BALOON, BALLOON, &c., s. A rowing vessel formerly used in various parts of the Indies, the basis of which was a large canoe, or ‘dug-out.’ There is a Mahr. word balyanw, a kind of barge, which is probably the original. [See Bombay Gazetteer, xiv. 26.]

1539.—“E embarcando-se…partio, eo forão accompanhando dez ou doze balões ate a Ilha de Upe….”—Pinto, ch. xiv.


“Neste tempo da terra para a armada
Balões, e cal’ luzes cruzar vimos…”

Malaca Conquistada, iii. 44.

1673.—“The President commanded his own Baloon (a Barge of State, of Two and Twenty Oars) to attend me.”—Fryer, 70.

1755.—“The Burmas has now Eighty Ballongs, none of which as [sic] great Guns.”—Letter from Capt. R. Jackson, in Dalrymple Or. Repert. i. 195.

1811.—“This is the simplest of all boats, and consists merely of the trunk of a tree hollowed out, to the extremities of which pieces of wood are applied, to represent a stern and prow; the two sides are boards joined by rottins or small bambous without nails; no iron whatsoever enters into their construction…. The Balaums are used in the district of Chittagong.”—Solxyns, iii.

BALSORA, BUSSORA, &c., n.p. These old forms used to be familiar from their use in the popular version of the Arabian Nights after Galland. The place is the sea-port city of Basra at the mouth of the Shat-al- ’Arab, or United Euphrates and Tigris. [Burton (Ar. Nights, x. 1) writes Bassorah.]

1298.—“There is also on the river as you go from Baudas to Kisi, a great city called Bastra surrounded by woods in which grow the best dates in the world.”—Marco Polo, Bk. i. ch. 6.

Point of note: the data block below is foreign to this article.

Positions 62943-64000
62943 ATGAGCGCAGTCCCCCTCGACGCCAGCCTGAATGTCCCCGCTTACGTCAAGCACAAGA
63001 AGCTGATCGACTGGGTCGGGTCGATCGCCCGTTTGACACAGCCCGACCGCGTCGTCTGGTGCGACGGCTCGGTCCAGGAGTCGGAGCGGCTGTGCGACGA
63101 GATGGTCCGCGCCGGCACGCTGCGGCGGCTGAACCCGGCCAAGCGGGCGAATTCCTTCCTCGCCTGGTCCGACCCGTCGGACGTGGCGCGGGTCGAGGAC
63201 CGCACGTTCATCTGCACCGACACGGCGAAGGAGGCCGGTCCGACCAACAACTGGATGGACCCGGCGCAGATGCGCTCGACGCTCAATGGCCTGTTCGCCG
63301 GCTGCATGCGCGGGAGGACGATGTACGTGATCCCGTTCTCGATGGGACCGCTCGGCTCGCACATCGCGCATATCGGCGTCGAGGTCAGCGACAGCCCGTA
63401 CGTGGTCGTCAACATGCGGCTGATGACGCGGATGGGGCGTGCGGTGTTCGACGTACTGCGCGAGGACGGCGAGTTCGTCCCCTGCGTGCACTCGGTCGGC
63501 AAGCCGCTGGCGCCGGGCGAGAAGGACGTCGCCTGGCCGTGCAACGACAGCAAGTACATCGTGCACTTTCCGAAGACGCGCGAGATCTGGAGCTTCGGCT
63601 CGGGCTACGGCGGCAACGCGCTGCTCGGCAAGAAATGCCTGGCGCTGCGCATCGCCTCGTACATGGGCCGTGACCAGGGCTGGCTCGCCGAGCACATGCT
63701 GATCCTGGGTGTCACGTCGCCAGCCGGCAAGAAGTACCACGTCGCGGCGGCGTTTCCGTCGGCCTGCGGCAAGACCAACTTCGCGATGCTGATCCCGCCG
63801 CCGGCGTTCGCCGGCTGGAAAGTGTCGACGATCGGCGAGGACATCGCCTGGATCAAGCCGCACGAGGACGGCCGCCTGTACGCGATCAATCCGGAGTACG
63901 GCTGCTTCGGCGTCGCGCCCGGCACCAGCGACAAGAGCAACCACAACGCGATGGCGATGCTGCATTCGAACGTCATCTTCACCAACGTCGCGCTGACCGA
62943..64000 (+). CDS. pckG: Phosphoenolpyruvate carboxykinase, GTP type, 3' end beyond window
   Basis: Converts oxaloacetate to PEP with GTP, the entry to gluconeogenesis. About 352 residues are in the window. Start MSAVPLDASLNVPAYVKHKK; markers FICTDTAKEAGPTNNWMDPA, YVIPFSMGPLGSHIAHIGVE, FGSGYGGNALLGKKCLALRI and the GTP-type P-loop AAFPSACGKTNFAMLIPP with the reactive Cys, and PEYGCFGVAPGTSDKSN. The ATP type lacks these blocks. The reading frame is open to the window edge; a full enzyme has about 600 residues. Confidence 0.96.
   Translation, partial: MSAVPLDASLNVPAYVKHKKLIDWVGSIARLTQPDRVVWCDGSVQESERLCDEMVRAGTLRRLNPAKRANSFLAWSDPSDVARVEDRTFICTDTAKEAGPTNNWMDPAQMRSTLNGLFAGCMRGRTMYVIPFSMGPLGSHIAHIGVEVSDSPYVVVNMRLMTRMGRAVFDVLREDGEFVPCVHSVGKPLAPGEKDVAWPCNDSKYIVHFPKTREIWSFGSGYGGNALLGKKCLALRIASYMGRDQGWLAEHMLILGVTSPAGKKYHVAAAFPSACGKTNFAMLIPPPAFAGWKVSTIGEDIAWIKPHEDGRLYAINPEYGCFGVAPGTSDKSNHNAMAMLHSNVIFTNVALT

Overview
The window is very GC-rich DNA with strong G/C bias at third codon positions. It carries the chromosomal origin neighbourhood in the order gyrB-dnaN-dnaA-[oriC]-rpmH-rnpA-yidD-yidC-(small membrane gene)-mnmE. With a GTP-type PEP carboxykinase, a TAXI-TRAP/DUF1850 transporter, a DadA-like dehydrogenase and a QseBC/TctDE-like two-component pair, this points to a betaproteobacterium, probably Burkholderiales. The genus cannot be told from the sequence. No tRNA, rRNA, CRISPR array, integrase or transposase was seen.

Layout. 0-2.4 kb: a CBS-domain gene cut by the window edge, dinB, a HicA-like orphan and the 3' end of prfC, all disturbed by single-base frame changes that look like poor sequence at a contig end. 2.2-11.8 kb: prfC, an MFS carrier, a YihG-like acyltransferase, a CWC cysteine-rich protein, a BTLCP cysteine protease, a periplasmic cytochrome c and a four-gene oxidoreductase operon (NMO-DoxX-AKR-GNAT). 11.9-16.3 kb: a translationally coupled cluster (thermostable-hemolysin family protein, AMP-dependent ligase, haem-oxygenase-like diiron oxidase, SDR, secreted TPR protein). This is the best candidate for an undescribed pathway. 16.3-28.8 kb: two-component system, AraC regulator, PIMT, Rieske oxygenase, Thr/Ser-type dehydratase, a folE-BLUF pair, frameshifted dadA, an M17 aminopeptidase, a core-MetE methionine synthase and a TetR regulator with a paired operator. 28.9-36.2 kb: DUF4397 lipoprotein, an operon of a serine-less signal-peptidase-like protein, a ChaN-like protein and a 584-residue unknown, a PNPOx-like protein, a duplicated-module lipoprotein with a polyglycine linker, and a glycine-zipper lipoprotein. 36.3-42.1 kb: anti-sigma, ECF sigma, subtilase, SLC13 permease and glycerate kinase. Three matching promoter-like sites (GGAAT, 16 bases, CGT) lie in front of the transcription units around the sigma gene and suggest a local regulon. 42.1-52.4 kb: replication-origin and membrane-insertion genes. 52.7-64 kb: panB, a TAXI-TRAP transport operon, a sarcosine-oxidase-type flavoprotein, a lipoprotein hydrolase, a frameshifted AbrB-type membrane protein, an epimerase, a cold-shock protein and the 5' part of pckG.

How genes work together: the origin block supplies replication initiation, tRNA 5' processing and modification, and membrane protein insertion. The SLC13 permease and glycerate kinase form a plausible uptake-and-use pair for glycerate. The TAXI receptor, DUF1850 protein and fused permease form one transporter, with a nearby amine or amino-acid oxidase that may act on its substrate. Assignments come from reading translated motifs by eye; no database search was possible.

c. 1580.—“Balsara, altrimente detta Bassora, è una città posta nell’ Arabia, la quale al presente e signoreggiata dal Turco…è città di gran negocio di spetiarie, di droghe, e altre merci che uengono di Ormus; è abondante di dattoli, risi, e grani.”—Balbi, f. 32f.

[1598.—“The town of Balsora; also Bassora.”—Linschoten, Hak. Soc. i. 45.]


“From Atropatia and the neighbouring plains
Of Adiabene, Media, and the south
Of Susiana to Balsara's Haven…”

Paradise Regained, iii.

1747.—“He (the Prest. of Bombay) further advises us that they have wrote our Honble. Masters of the Loss of Madrass by way of Bussero, the 7th of November.”—Ft. St. David Consn., 8th January 1746–7. MS. in India Office.

[Also see CONGO.]

BALTY, s. H. balti, ‘a bucket,’ [which Platts very improbably connects with Skt. vari, ‘water’], is the Port. balde.

BÁLWAR, s. This is the native servant’s form of ‘barber,’ shaped by the ‘striving after meaning’ as balwar, for balwla, i.e. ‘capillarius,’ ‘hair-man.’ It often takes the further form bal-bur, another factitious hybrid, shaped by P. buridan, ‘to cut,’ quasi ‘hair-cutter.’ But though now obsolete, there was also (see both Meninski and Vullers s.v.) a Persian word barbar, for a barber or surgeon, from which came this Turkish term “Le Berber-bachi, qui fait la barbe au Pacha,” which we find (c. 1674) in the Appendix to the journal of Antoine Galland, pubd. at Paris, 1881 (ii. 190). It looks as if this must have been an early loan from Europe.

BAMBOO, S. Applied to many gigantic grasses, of which Bambusa arundinacea and B. vulgaris are the most commonly cultivated; but there are many other species of the same and allied genera in use; natives of tropical Asia, Africa, and America. This word, one of the commonest in Anglo-Indian daily use, and thoroughly naturalised in English, is of exceedingly obscure origin. According to Wilson it is Canarese banbu [or as the Madras Admin. Man. (Gloss. s.v.) writes it, bombu, which is said to be “onomatopaeic

  By PanEris using Melati.

Previous chapter Back Home Email this Search Discuss Bookmark Next chapter/page
Copyright: All texts on Bibliomania are © Ltd, and may not be reproduced in any form without our written permission.
See our FAQ for more details.